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Landslide provokes volcano fears in northern Peru 21 February 2010

Posted by admin in natural hazards, not-a-volcano, Peru.
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Peruvian news outlets are full of reports of a landslide in San Luis de Lucma district, Cutervo Province, which is in the northern Cajamarca Region of Peru. This is not a part of the country normally associated with volcanic activity (in Peru the active volcanoes are found in the far south), but local inhabitants apparently believed that a volcano was erupting and asked to be evacuated: local sources say up to 2000 people wanted to be moved out. Some news reports speak of an ‘explosion’ and dust clouds including ‘sulphur’:

The strange event occurred at approximately one in the afternoon, affecting about 20 hectares of farmland, where at the moment of the explosion there were people working their lands with their animals, who have been buried. The mayor of San Luis de Lucma, Santos Delgado Fernández, said that there were at least 100-150 victims after the blast, the majority residents of villages around the scene of the incident. ‘They have lost crops and animals’, he said. Local inhabitants said that after the explosion took place the area was transformed into a dust cloud, putting the health of hundreds of locals at risk through the emanation of smoke and sulphur that can cause asphyxiation.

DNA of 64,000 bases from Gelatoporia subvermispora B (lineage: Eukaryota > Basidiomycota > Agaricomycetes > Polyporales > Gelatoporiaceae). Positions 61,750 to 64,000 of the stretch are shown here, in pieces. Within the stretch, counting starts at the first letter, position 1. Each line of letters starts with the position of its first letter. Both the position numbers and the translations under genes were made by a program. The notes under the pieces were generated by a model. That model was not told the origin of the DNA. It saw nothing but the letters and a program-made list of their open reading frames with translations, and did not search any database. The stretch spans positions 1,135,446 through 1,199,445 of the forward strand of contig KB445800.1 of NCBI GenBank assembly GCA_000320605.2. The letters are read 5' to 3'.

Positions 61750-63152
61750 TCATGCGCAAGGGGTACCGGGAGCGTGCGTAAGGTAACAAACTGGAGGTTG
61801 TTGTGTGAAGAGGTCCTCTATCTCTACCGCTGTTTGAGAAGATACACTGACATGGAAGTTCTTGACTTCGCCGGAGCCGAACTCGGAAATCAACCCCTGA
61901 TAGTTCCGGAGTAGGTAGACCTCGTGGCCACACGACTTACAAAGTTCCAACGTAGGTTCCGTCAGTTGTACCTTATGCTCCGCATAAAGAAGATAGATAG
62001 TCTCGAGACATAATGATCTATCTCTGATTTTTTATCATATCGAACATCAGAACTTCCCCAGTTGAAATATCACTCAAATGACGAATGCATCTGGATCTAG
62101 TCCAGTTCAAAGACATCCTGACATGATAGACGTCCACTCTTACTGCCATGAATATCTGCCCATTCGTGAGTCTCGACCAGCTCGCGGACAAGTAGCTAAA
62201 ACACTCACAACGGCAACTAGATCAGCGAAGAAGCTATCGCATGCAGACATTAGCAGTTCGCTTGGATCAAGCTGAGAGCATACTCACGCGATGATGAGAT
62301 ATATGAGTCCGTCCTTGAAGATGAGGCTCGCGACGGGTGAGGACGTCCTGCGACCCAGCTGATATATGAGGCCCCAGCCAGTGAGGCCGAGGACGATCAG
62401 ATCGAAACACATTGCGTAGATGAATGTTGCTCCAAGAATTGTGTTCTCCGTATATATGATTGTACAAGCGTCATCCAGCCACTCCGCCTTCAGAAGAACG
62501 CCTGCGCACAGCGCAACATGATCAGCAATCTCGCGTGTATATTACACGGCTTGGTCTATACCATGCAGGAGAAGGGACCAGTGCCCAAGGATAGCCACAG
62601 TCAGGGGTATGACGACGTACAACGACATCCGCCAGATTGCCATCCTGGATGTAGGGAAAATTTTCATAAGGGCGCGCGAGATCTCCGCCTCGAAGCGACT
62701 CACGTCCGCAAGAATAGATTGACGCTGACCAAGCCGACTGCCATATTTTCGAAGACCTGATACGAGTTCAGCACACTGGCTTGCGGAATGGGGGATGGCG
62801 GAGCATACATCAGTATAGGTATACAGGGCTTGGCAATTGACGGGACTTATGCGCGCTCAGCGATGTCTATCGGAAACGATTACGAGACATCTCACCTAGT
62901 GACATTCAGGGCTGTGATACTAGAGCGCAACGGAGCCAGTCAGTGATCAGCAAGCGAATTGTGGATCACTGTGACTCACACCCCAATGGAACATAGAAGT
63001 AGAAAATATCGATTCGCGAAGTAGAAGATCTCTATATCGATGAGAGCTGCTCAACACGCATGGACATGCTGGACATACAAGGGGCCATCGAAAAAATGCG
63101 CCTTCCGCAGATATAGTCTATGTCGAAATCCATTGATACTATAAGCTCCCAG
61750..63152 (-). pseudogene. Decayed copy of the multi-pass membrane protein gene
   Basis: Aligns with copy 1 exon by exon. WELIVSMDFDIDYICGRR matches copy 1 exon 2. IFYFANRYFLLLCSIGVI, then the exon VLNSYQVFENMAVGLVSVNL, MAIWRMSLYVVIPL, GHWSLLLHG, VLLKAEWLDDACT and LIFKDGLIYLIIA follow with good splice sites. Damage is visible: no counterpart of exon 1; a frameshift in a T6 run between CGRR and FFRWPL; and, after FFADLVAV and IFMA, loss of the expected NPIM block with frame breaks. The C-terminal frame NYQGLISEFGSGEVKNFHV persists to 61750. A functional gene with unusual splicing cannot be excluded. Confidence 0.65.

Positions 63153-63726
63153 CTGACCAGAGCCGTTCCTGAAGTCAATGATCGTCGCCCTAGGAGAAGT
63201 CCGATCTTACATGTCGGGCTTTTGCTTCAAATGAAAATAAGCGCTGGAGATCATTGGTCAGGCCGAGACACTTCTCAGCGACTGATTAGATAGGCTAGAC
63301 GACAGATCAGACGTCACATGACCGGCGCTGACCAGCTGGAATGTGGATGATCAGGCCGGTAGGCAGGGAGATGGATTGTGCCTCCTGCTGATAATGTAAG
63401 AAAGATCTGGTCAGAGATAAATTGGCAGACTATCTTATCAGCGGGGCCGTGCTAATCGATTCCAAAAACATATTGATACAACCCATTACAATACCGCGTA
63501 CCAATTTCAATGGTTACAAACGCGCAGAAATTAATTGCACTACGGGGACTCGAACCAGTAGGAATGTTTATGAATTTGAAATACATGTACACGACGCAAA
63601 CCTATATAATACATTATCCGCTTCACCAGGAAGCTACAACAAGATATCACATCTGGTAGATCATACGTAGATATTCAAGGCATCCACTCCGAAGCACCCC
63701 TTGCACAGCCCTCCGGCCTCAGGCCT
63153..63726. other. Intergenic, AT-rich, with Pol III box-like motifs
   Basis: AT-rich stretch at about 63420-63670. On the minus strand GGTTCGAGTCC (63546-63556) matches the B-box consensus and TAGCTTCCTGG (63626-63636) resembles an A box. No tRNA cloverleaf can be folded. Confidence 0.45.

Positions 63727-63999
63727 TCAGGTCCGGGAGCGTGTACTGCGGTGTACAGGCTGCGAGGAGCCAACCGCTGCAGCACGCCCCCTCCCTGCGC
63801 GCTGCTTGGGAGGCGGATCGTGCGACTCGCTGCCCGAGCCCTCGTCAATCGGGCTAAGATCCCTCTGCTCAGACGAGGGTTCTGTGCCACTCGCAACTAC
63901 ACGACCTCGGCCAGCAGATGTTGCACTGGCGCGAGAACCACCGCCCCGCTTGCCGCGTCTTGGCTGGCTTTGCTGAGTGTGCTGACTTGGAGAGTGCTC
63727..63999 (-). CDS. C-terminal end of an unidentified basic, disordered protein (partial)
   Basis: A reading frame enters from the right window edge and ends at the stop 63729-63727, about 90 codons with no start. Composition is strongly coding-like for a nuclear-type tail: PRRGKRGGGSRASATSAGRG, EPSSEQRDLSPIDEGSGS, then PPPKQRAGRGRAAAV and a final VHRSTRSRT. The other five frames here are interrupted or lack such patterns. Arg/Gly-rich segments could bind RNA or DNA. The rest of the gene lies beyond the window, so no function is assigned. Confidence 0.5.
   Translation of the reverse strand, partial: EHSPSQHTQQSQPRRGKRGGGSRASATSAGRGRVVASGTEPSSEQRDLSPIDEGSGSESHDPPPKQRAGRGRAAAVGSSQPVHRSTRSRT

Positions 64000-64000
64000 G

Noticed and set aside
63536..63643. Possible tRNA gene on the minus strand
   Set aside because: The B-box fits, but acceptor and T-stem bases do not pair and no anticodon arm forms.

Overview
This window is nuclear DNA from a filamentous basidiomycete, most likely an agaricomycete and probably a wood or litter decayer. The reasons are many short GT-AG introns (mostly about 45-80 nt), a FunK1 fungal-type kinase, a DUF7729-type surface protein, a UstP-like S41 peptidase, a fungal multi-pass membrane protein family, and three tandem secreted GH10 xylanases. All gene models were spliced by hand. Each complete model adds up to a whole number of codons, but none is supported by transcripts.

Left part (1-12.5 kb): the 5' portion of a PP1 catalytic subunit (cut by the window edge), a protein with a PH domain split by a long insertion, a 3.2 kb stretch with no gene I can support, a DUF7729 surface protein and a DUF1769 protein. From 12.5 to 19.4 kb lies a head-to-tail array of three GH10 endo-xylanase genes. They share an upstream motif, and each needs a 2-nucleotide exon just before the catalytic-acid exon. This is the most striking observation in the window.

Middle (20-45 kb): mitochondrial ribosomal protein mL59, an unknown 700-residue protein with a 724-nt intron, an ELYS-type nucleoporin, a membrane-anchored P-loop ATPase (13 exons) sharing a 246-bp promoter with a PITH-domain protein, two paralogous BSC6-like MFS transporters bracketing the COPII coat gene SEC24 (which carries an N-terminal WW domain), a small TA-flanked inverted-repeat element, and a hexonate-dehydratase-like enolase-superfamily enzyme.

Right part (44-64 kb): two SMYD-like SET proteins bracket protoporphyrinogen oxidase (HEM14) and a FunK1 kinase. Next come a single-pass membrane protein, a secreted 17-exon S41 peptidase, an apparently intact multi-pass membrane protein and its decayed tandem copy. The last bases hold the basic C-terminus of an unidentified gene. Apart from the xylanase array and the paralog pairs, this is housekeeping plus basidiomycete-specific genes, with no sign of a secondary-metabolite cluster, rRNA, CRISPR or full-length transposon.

Landslides are not uncommon in Peru and can be deadly, particularly in the rainy season (a fatal landslide occurred last month in the south). This area of northern Peru has no history of volcanic activity so the fears of a volcanic eruption are almost certainly the products of panic and a misunderstanding of the nature of the event. The local head of Civil Defence, Miguel Alva, is quoted as saying that this was a landslide, and that it is not uncommon for landslides to generate ‘a large cloud of smoke’. Similarly, the director of seismology at the Instituto Geofísico del Perú, Hernán Tavera, has affirmed that this was a landslide caused by recent rains and not a volcanic event: ‘There is no volcano in the country north of Ayacucho’. The blast and smell of sulphur, Tavera says, would have been caused by the disruption of thermal springs in the area of the landslide.

The landslide has disrupted local water supplies and affected a nearby hydroelectric plant. Around 300 people were affected by the event, and latest reports say that eight people are missing and five houses were buried.

The Volcanism Blog